So, how does this blog work?

This blog (short for Web Log) features links to Shopsmith woodworking tools and items that are related to Shopsmith tools which are for sale on the web.

We've been adding a BUNCH of FREE scans of historic Shopsmith articles and ads, and if you happen to have something we should add we'd love to hear from you. Most of these can be seen Biggie-Sized by clicking on them.

Speaking of clicking, if you'd like to enter a comment about one of the posts, please feel free. To do so just click on the bold title line (For example, this post is titled "So, how does this blog work?" If you click on the title it will open that post in it's own page. There you can enter a comment, and after I moderate it, you'll see it there for all the world to see and comment back!

Please do me a favor. If you have a blog of your own or are a member of an Internet newsgroup and decide to flatter me by quoting from the text of my entries, please honor me by posting a link to this blog. Thanks and good hunting! Scott

11 comments:

  1. I just bought an old shop smith at an auction, checking out what works and doesn't, hopefully a good find. Some parts missing on lathe any suggestions?

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  2. Hey Chris,
    Depending on the model, my first suggestion would be to contact Shopsmith customer Service (800)767-7555 and ask to speak to Linda. Let her know that you are a new owner and let her know which machine you own and its serial #, which is found on the side of the headstock near the lower spindle, or on the name plate on the back. She can then let you know what items are currently available and should be able to send you a catalog or two. Tell her Scott Markwood sent ya.

    From there I suggest that you click the link on this blog that is located below the model you own. Of example, there is a listing for the Mark V, Mark II, Mark VII, etc. The correct link will take you to related items which are for sale on eBay. eBay is a treasure trove of parts for used tools, but you need to wade through a lot of items that are miss-labeled intentionally by the seller in order to get more traffic.
    Good luck, and welcome to the family!

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  3. This comment has been removed by a blog administrator.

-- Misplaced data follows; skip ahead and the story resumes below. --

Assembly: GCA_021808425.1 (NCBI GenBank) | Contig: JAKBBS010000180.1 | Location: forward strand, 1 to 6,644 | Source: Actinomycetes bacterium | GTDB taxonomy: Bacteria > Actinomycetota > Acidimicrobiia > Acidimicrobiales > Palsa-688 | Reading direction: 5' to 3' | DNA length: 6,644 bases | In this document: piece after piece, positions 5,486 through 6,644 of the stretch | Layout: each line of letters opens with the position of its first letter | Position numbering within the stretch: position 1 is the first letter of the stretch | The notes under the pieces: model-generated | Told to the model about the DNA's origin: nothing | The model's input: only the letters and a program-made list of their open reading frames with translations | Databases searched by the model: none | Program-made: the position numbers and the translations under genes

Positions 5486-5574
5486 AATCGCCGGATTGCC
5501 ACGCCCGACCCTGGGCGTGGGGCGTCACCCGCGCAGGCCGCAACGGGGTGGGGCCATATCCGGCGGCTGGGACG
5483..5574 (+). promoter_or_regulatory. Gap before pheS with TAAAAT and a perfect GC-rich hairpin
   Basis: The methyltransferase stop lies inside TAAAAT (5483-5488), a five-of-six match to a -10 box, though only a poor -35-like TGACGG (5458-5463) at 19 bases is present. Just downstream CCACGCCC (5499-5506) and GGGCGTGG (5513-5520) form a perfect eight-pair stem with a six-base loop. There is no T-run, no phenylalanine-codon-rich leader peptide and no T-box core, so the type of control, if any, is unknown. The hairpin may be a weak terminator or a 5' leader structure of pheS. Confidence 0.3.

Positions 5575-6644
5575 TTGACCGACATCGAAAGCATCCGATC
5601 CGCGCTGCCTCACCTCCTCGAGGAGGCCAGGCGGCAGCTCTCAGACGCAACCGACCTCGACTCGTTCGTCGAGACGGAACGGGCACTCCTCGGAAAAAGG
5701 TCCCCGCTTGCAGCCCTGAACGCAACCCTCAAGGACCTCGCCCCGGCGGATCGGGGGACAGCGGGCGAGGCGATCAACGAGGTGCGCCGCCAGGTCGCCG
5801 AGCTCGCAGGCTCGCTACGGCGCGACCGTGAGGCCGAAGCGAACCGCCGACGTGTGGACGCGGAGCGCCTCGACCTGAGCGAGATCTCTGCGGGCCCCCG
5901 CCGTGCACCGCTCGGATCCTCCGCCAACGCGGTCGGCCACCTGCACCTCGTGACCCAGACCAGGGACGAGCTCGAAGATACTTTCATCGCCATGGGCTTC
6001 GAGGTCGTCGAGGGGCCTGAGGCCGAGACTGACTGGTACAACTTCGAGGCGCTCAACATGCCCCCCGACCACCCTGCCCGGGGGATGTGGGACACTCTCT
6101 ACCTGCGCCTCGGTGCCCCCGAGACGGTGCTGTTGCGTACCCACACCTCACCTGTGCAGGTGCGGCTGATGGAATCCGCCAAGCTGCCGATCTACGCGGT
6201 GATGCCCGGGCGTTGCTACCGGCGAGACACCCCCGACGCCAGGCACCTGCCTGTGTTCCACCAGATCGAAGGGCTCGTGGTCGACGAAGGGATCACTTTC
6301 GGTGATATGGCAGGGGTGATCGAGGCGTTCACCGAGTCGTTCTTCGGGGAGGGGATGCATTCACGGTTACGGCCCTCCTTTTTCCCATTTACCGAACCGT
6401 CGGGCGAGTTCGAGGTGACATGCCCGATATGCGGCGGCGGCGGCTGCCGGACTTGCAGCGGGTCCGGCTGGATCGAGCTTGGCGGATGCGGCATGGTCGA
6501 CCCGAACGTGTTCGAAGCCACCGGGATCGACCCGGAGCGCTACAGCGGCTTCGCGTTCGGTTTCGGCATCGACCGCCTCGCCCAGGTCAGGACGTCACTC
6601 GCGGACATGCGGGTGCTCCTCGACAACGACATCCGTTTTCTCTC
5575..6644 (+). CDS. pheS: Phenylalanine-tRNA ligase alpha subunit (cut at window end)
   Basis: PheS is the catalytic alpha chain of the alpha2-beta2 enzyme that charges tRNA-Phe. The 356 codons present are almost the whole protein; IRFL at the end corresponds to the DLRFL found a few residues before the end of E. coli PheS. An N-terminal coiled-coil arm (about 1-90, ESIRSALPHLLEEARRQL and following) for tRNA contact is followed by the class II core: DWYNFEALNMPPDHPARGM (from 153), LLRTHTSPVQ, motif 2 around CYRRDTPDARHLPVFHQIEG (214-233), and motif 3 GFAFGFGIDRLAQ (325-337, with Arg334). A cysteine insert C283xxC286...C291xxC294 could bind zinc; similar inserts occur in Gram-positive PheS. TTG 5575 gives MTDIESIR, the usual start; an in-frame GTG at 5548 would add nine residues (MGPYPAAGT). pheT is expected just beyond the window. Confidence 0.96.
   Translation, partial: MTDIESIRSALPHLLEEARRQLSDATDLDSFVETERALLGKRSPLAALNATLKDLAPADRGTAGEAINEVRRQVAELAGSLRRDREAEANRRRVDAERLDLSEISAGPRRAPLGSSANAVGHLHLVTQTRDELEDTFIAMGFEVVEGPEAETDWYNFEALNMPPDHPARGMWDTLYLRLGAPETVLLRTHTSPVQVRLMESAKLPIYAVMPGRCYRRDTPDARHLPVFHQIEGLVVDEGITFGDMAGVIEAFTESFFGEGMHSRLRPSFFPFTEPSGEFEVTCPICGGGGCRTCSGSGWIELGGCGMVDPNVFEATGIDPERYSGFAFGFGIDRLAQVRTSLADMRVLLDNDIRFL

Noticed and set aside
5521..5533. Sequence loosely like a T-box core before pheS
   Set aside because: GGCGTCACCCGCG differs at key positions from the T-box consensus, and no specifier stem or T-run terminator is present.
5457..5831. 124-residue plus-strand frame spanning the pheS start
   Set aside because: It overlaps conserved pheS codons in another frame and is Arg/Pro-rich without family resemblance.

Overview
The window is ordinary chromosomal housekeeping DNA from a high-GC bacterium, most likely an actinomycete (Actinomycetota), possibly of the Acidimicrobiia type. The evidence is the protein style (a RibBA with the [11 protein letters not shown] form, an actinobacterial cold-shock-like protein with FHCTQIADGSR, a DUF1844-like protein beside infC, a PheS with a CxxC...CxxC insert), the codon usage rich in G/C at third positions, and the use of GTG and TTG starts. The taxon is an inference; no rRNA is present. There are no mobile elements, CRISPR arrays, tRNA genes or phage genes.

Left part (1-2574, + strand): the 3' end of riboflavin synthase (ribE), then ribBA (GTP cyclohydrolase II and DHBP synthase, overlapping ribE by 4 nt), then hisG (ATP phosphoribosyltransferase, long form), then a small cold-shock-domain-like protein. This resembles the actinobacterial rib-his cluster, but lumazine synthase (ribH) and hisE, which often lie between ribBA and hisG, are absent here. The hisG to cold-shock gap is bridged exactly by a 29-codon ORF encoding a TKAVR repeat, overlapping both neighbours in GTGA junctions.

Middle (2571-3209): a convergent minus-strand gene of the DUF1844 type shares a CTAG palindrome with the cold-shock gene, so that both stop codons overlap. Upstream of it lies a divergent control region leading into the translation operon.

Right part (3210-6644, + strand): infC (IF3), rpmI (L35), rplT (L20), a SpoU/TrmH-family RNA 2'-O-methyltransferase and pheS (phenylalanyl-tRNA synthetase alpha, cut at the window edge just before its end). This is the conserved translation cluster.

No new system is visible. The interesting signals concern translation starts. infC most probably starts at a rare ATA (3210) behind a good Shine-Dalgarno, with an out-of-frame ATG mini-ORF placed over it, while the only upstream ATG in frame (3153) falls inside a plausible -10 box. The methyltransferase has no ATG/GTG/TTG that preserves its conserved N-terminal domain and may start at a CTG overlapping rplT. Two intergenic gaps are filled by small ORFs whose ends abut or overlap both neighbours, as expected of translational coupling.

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  4. Any good videos or sites that talk about completely taking apart the motor and putting it back together? My sheethes on the speed change are stuck and not moving. Please help

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  5. Youtube. Search for Jacob Anderson.

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  6. I just bought a used shopsmith Saturday and as luck would have it, there is a nasty bearing noise when the speed dial is turned up to higher speeds. The quill actually freezes and stops. I found a place in Raleigh (wood working academy) that refurbishes headstocks. My question is, has anyone had work done by these people and do they do good work?

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  7. I bought a used shopsmith Saturday and as luck would have it, I bought a bad one. I forgot to check the speed dial, the speed works fine but as rpm's rise it starts making a terrible bearing noise then the quill freezes, stops, and makes the motor stop. I've' found a place in Raleigh NC called Woodworking Academy who refurbishes headstocks. My question is has anyone had work done by these people or should I send it to shopsmith?

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    1. I have no experience with that company and can fully endorse the factory service. That said, it's not a difficult machine to repair and Shopsmith's customer service is happy to give you support if you want to give it a try. Good luck, Scott

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  8. GoodMorning, Iam in the process of purchasing a ShopSmith Radial Arm Saw. Iam totally new and overwhelmed by establishinng this contact being a Luddite. Iam seeking advice/information on refurbishing and finding parts for this saw. I have purchased the DeChristoforo book you suggested. Please help an old wood worker out here being brand new to making contact this way, Thank You

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    1. Sounds like you're off to a good start. I recommend seeking out in joining the Yahoo group that is dedicated to the Sawsmith. They have a number of documents and maintenance bulletins that will guide you through the restoration process. As for spare parts, we're pretty much a relegated to eBay and Craigslist. I own three Shaw smith saws which represent one from each of the manufacturers that produced it. There's one from Magna Engineering, Magna American and Yuba. One of these days I intend to restore them and document the process but that day just hasn't come up yet. Good luck! Scott

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